Here’s the interesting thing: A lot of Americans think people like Bruce Maxwell are unpatriotic. That they’re traitors. The reality is that line of thinking couldn’t be further from the truth. People that have the courage to step forward and express their thoughts about how the country could be better, are actually more patriotic than those who remain safely anonymous in the crowd.
As Robert F. Kennedy once said, “The sharpest criticism often goes hand in hand with the deepest idealism and love of country.”
— Ken Reed, Sports Policy Director, League of Fans
Sports Forum Podcast
Episode #32 – League of Fans’ Sports Forum podcast: Prolific Author Joe Posnanski Joins the Show – Posnanski is one of America’s best sportswriters and has twice been named the best sports columnist in America by the Associated Press Sports Editors. We chat about his new book, “Why We Love Baseball,” his new Substack newsletter called Joe Blogs, and we cover topics including how baseball treats its fans, MLB’s numerous rule changes this past season, how the sport can become more fan-friendly, the greatness of Negro Leagues champion Buck O’Neil, and much more.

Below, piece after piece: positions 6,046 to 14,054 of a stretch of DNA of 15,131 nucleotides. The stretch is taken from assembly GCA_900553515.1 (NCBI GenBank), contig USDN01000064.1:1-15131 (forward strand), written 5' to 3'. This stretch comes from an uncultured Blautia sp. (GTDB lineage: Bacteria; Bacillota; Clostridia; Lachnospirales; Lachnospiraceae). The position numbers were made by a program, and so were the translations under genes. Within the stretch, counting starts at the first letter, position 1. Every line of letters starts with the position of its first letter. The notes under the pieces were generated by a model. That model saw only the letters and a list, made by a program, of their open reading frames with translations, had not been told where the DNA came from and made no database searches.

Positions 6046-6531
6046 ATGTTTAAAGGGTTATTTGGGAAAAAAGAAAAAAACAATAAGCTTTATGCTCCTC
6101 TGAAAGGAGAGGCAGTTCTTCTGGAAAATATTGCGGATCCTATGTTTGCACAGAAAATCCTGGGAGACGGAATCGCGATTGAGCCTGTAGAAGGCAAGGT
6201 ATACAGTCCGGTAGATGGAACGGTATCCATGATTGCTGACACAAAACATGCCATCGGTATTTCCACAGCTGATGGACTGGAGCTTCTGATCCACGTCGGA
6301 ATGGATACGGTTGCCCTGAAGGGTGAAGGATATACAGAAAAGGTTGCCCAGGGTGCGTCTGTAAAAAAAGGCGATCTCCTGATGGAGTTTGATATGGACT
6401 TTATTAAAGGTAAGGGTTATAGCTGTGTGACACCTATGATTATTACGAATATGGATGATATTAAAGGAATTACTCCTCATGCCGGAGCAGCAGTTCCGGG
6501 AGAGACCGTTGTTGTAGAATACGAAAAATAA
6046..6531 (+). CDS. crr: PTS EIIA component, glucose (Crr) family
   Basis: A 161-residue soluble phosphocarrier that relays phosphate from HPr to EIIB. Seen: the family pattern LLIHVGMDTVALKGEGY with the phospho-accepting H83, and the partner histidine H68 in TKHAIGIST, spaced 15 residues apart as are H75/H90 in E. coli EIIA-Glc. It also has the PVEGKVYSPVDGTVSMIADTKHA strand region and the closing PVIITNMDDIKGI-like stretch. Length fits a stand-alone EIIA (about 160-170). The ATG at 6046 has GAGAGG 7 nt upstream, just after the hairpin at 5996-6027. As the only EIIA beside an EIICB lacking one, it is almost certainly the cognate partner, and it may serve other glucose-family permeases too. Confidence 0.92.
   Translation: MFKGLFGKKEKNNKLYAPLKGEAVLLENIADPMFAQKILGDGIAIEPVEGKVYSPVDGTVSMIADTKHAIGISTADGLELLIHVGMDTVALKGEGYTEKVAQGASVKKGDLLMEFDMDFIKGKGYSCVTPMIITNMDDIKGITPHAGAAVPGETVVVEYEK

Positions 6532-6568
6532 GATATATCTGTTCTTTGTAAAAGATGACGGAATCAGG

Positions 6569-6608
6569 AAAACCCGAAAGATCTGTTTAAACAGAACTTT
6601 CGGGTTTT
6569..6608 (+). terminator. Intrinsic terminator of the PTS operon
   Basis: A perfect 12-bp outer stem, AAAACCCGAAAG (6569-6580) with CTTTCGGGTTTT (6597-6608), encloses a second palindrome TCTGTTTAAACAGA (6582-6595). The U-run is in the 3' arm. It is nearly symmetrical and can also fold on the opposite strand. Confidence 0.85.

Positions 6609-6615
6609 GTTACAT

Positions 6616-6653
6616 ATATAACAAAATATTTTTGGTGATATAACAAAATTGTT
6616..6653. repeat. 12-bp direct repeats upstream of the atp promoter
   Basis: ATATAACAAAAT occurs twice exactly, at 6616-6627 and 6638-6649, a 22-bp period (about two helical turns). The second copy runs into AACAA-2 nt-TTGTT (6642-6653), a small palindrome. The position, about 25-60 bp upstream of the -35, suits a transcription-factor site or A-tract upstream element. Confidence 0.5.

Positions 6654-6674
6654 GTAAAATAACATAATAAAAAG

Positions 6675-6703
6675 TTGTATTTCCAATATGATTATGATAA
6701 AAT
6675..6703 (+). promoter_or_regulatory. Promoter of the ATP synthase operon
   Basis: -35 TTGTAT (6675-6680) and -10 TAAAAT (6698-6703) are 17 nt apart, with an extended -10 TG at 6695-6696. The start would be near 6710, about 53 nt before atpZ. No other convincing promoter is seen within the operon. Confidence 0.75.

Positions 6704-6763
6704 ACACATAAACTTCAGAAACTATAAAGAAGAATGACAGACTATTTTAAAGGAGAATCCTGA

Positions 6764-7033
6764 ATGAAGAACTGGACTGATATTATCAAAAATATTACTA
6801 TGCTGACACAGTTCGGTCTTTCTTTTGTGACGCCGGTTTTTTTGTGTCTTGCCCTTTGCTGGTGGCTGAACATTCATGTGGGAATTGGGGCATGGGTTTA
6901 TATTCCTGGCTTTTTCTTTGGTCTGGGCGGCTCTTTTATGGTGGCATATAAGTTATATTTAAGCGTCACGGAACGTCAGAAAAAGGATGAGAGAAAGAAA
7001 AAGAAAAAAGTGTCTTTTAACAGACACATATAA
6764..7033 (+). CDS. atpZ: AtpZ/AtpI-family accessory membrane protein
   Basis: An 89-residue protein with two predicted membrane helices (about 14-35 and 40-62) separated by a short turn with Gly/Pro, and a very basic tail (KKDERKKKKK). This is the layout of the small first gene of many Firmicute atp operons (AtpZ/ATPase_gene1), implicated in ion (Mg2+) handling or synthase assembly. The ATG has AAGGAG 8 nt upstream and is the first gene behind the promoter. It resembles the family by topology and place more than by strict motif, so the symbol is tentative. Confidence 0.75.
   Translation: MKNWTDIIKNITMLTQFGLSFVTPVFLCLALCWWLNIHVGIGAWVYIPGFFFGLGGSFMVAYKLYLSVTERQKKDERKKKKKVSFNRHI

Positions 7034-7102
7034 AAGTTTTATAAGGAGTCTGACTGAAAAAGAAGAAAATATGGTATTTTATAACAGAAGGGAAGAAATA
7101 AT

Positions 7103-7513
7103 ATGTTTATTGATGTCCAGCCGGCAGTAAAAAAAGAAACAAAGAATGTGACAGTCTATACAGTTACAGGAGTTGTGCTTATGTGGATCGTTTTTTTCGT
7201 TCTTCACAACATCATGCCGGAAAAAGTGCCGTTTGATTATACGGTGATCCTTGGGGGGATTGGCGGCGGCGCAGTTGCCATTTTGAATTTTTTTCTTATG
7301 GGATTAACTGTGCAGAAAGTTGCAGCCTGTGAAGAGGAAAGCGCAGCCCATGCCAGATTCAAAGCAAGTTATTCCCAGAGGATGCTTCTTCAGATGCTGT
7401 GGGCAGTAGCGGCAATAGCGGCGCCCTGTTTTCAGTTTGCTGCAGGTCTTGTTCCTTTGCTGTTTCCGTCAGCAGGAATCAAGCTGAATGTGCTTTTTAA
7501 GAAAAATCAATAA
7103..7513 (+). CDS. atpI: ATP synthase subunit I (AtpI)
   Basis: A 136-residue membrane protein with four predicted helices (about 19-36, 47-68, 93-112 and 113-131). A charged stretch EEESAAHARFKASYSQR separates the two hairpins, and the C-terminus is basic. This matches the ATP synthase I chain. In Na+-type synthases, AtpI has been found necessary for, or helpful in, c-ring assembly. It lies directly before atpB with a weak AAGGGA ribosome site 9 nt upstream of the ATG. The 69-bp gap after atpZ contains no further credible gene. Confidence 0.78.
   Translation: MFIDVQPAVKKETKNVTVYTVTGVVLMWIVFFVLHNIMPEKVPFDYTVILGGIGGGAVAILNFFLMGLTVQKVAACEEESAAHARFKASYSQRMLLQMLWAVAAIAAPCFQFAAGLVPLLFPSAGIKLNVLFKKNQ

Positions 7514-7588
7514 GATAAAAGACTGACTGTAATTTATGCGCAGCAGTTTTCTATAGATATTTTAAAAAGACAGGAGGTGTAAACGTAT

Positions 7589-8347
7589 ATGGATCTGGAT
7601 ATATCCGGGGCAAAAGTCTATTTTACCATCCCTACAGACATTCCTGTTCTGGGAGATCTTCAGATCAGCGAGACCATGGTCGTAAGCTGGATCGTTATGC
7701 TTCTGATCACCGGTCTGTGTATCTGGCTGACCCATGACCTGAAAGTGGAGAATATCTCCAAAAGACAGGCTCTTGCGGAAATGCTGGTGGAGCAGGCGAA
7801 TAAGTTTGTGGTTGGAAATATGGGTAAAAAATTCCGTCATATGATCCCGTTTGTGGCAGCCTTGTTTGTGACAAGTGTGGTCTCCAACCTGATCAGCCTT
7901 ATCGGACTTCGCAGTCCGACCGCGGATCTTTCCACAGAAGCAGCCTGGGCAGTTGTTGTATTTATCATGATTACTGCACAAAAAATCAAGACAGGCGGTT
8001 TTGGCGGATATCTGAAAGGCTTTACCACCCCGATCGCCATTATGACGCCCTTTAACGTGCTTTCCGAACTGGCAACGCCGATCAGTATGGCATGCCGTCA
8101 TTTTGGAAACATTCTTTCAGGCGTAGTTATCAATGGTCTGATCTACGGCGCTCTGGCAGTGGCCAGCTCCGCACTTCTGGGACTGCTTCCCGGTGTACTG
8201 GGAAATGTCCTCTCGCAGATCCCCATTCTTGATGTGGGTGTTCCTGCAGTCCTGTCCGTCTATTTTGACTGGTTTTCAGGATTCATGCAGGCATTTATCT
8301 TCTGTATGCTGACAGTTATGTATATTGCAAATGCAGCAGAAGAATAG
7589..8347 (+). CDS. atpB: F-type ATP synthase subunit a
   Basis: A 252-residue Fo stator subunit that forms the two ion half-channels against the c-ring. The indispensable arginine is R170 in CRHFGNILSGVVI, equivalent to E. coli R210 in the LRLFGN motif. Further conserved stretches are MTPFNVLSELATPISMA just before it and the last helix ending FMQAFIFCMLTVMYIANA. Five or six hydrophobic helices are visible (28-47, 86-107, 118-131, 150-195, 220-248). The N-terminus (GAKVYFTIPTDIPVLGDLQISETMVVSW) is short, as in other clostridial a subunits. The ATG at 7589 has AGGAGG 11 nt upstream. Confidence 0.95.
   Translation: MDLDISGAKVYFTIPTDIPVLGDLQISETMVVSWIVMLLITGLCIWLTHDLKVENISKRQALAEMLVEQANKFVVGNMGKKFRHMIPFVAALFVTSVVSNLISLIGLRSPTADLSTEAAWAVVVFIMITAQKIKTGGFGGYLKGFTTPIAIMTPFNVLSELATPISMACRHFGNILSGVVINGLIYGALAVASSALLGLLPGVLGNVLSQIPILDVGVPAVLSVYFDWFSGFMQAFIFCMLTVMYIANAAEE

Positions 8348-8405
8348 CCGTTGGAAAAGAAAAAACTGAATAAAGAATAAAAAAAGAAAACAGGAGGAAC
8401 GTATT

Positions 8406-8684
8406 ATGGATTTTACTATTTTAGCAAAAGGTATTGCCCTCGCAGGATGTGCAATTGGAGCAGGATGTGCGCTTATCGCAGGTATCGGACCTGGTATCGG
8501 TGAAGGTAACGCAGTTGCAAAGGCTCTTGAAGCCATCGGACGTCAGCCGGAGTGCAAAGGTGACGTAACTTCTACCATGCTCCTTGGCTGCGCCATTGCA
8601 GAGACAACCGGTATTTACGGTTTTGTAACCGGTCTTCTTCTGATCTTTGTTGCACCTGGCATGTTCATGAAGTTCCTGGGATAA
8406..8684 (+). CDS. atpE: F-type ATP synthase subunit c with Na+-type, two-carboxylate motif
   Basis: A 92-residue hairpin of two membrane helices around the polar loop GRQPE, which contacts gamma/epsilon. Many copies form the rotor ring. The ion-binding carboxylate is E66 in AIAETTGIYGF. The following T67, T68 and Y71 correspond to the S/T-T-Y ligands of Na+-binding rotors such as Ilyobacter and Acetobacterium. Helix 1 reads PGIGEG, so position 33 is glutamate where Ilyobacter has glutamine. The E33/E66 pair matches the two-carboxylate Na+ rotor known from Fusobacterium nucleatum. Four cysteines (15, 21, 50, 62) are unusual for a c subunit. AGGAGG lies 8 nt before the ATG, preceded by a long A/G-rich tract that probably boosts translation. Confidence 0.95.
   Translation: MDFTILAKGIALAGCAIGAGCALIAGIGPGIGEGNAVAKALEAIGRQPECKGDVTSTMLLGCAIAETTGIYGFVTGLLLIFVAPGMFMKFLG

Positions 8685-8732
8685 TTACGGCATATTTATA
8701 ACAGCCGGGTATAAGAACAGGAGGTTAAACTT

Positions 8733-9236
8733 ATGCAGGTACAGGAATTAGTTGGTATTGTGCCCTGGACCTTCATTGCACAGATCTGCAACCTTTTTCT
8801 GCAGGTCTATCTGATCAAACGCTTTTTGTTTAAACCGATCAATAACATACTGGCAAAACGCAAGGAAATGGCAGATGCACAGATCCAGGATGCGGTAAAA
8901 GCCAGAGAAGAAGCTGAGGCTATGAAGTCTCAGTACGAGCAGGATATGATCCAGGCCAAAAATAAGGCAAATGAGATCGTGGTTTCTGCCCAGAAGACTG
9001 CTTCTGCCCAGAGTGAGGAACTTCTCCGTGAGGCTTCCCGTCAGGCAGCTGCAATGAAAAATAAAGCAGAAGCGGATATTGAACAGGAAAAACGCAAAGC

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Episode #30 – League of Fans’ Sports Forum podcast: The State of College Athletics with Dr. David Ridpath: Problems and Potential Solutions – Ridpath is a sports administration professor at Ohio University and a member of The Drake Group, a college sports reform think tank.
Episode #29 – League of Fans’ Sports Forum podcast: The Honorable Tom McMillen Visits League of Fans’ Sports Forum – McMillen is a former All-American basketball player, Olympian, Rhodes Scholar and U.S. Congressman. We discuss the state of college athletics today.
Episode #28 – League of Fans’ Sports Forum podcast: A Chat With Mano Watsa, a Leading Basketball and Life Educator – Watsa is President of PGC Basketball, the largest education basketball camp in the world. We discuss problems in youth sports today.